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Bruce Bennett

May In The Seattle Garden By Bruce Bennett

Seattle Gardening In May

This month, I have taken to sitting on the back deck with my morning coffee in-hand and enjoying the fresh emerging beauty of springtime across the landscape.  The new ruby-tinted foliage of the Andromeda/Lily-of-the-Valley Shrub ‘Variegata’ (Pieris japonica) echoes the red flowers of the ten-foot-tall Rhododendron ‘Vulcan’ and the newly opened buds of Azalea ‘Hino Crimson’. 

These plants are color counterpointed by the whites of the shrub New Zealand Pittosporum/ Kohuhu ‘Variegata’ (Pittosporum tenuifolium – pictured right), COSTCO-size pots of cascading green and white Wintercreeper ‘Emerald Gaiety’ (Euonymus fortunei) and the upright exclamation points of Sweet Iris ‘Variegata’ (Iris palida). 

Later in the season, the flowers of Crabapple ‘Golden Raindrops’ (Malus transitoria) and Mountain Laurel ‘Olympic Fire’ (Kalmia latifolia – pictured left) will repeat this red  and white color combination.  The views and scents carried on the warming air make the work of gardening worth all the effort.  The background of deep burgundy leaves from the Purple Smoke Bush ‘Purple Robe” (Cotinus coggygria), added to the blooming bulbs and emerging hostas, make all the colors in the yard POP.  All this botanical wonder tells me we are in ‘the lovely month of May.’ 

We have passed the final major hurdle of winter – the Last Frost Date.  Depending on your local micro-zone, this date is somewhat flexible.  Even my own North Seattle dates will vary from one year to the next.  These days, I’d say that April 15 – 20 is appropriate for most USDA Zone 8/9 plants.  However, do remember that frost dates are based on historical climate data and are not set in stone.  Over-all climate change will have these dates moving earlier in the year. The probability of frost occurring after the spring frost date or before the first autumn frost date is 30%, which means there’s still a chance of inflicting itself upon our yards before or after the stated dates!  Always keep an eye on your local weather forecast and plan to protect tender new plants accordingly.  Regardless of when the big box stores and garden centers begin selling herbs and vegetable starts, for me, the planting of warm weather taste-treats, such as basil, cilantro and the all-important tomatoes, does not happen until after May 1.  As many of you already know, I’m a thrifty (AKA cheap) Connecticut Yankee and don’t intend to spend the money on these cold-tender plants more than once a year!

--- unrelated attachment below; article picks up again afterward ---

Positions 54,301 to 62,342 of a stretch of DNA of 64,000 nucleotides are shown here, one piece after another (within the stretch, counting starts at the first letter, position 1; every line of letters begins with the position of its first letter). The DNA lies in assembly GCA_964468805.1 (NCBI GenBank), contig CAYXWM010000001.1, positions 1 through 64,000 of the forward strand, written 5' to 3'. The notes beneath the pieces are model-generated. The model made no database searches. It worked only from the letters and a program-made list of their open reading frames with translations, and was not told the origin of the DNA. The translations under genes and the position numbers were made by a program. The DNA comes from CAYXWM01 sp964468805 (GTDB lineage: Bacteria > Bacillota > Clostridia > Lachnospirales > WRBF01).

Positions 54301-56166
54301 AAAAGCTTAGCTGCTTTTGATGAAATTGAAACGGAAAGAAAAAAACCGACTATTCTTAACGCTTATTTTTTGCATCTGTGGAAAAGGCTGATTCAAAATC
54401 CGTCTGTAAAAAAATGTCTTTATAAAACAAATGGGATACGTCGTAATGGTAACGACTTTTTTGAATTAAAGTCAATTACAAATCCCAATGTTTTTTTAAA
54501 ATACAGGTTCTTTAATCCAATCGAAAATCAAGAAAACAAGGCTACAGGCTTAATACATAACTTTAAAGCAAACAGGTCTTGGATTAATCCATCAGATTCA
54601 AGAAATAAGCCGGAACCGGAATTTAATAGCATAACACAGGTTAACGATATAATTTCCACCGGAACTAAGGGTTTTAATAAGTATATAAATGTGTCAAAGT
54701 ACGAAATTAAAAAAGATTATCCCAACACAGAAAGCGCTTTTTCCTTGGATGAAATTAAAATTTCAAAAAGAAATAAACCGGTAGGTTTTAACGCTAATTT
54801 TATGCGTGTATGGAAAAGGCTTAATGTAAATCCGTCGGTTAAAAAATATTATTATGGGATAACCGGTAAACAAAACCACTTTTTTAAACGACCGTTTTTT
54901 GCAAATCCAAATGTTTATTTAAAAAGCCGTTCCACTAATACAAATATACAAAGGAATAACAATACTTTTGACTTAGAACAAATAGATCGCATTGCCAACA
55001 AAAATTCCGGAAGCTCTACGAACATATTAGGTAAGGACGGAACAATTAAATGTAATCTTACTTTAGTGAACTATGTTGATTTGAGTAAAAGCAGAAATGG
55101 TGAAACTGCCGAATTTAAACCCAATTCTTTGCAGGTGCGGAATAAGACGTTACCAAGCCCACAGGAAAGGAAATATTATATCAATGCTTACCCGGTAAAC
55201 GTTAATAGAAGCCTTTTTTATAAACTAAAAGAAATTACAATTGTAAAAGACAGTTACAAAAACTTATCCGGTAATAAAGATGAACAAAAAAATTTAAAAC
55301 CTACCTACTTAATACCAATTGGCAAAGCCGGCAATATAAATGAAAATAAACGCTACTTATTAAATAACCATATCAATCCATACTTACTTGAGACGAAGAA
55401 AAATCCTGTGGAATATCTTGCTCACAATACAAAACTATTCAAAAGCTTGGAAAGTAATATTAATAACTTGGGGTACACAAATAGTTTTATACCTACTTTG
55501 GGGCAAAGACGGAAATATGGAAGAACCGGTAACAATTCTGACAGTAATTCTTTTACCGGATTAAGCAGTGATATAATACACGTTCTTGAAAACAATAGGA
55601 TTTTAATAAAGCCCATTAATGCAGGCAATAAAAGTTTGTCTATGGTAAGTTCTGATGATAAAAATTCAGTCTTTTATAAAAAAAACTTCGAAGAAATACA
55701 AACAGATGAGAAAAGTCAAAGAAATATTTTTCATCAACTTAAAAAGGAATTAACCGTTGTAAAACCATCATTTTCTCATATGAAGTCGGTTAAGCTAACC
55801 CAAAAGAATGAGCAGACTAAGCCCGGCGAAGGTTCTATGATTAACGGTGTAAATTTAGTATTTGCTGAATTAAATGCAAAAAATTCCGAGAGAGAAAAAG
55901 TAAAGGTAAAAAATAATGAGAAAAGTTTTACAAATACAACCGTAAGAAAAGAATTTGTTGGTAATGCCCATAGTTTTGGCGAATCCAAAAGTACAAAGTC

I usually say that I have a large ornamental and perennial garden. The fact is the entire area around the house is garden, with the only lawn to be seen in my surrounding neighbors’ yards (Hmmm, we may need to take a look at the topic lawn alternatives in the future – what do you think?).  In order to stay on top of gardening tasks, my wife and I keep a loose schedule of jobs to be completed. By the end of March, the planting beds have been spring-cleaned and last year’s perennials cut back, as well as the shrubs that that flower on new wood. There is a bit of bed edging to do and fertilizers or compost to spread.  In April, we transplanted and divided everything that needed it and, of course, started to add new plants to the ever-changing landscape.  Let’s face it, gardens are never done!  They continue to be works-in-progress and teach us that Life is all about change.

Now, it’s May and I can totally enjoy the beauty of last year’s work and this spring’s recent efforts.  The biggest job on the May ‘To-Do List’ is mulching. I think there will be some two yards of medium-ground bark mulch in my near future.  Remember, that one important reason to mulch is to keep the soil cool in the summer and retain moisture. If you are looking forward to planting annuals, let the soil warm up a bit more.  If you plant your annuals too early in cold soil, they will just sit there doing nothing until a bunny (Easter or otherwise) comes along to eat the tender growth. It’s best to wait until May 15 to plant annuals in the ground. While you are waiting, though, if you haven’t already done it, plant your pots. Soil in pots gains heat much quicker than ground soil, so, plant them. I usually do mine by the end of April. Should we get a frost warning, move them into the garage overnight or stick a garden stake in the center of them and throw a tarp, sheet or piece of plastic over their heads to make a temporary cloche.